DAVENPORT, Iowa – A Florida man is planning to run this weekend’s Quad-Cities Marathon backward, while juggling.
Joe Salter, a world-record “joggler,” is preparing for the 26.2-mile race on Sunday, according to the Quad-City Times (http://bit.ly/1f0XLX6 ).
The 32-year-old has already claimed several racing records, on sites such as recordsetter.com. He hopes to add Sunday’s feat to his accomplishments, which include fastest time to run a mile backward while juggling (7 minutes, 32 seconds) and fastest juggling triathlon (1 hour, 57 minutes). He taught himself to juggle while swimming.
“I swam a half-mile in the Gulf of Mexico, doing the backstroke while juggling three balls,” Salter said. “I also juggled for 16.2 miles on a bike and ran and juggled for four miles.”
Salter had hoped to set a Guinness World Record at the marathon. But to qualify, every second of his race has to be recorded. Videotaping is prohibited along several miles of the course that run through the Rock Island Arsenal.
Salter, a mental-health counselor, learned to juggle from his father, Mickey Salter, who was the entertainment headliner on the Queen of Hearts riverboat in the Quad-Cities in the 1980s. The family moved from Nashville to McCausland, Iowa, when Salter was a boy. He relocated to Florida in 1990.
“Dad worked on the Mississippi River right there in the Quad-Cities,” the younger Salter said Wednesday. “He juggled chain saws and bowling balls. My parents will be coming from Alabama for the marathon, and that makes it more special.”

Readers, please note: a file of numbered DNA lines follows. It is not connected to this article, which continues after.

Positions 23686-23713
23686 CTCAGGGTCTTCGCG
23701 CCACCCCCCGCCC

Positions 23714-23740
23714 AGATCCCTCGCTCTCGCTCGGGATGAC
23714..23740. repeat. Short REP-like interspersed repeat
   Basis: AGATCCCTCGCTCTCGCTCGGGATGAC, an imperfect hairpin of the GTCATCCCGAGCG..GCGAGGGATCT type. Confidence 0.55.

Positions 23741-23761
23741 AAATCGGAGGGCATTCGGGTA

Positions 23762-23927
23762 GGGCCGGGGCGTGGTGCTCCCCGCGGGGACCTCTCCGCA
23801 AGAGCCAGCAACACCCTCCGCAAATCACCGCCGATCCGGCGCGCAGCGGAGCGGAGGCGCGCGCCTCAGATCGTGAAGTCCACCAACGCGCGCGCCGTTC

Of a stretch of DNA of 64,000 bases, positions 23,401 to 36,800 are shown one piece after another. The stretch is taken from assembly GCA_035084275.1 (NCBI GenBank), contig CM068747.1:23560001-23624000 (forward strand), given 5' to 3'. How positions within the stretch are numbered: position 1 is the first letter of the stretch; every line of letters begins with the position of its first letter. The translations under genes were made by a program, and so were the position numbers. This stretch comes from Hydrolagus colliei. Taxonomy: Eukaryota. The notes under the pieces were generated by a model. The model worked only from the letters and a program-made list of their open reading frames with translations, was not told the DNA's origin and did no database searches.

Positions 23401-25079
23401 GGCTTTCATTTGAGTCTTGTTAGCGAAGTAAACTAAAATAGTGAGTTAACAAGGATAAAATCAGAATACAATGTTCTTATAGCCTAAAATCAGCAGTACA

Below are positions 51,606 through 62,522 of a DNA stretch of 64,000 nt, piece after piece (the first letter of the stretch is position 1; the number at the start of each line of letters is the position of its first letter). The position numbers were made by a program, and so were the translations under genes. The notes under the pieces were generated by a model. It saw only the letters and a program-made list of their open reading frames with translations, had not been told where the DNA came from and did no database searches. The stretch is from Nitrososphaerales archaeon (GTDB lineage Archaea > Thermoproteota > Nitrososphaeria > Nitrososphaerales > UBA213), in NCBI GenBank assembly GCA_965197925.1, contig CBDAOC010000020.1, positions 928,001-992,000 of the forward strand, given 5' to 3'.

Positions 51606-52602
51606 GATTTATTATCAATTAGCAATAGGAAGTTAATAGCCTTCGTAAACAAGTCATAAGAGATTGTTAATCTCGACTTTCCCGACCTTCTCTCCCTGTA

For the Salters, their son’s feats are nothing new. But they won’t be able to cheer him on to a Guinness World Record, which was his original plan for the Quad-Cities Marathon.
But under Guinness guidelines, every second of what Salter predicts will be a five-hour marathon has to be recorded. Several miles of the course are run on the Rock Island Arsenal, and officials there are forbidding videotaping on the island.
“The Guinness rules are pretty stringent,” Salter said, adding he is not particularly disappointed. “I actually feel better, not having the stress.”
Salter said he has only one concern about the Quad-City course: the Interstate 74 Bridge.
“They’ve warned me about the expansion joints,” Salter said of the crossing between Moline, Ill., and Bettendorf, Iowa. “I’ll have to be a little lighter on my feet.”
He is hopeful the adrenaline of a competitive environment helps get him through the long course, especially because he never has joggled backward so far.
How do spectators and other runners respond to his peculiar brand of competing?
“Ninety-nine percent of people love it,” he said. “I think it brings people’s spirits up. It’s joyful. I would never try to rub it in, show off. Making others feel bad is not the point.”
Race director Joe Moreno regards Salter an elite runner because of his unique on-course talents. Moreno said he never has seen anyone run a marathon backward, let alone while juggling.
“I couldn’t imagine doing it forward while walking,” he said. “The concentration that is required throughout the race is amazing. I saw his calves once in a photo – just a mass of muscle.”
Information from: Quad-City Times, http://www.qctimes.com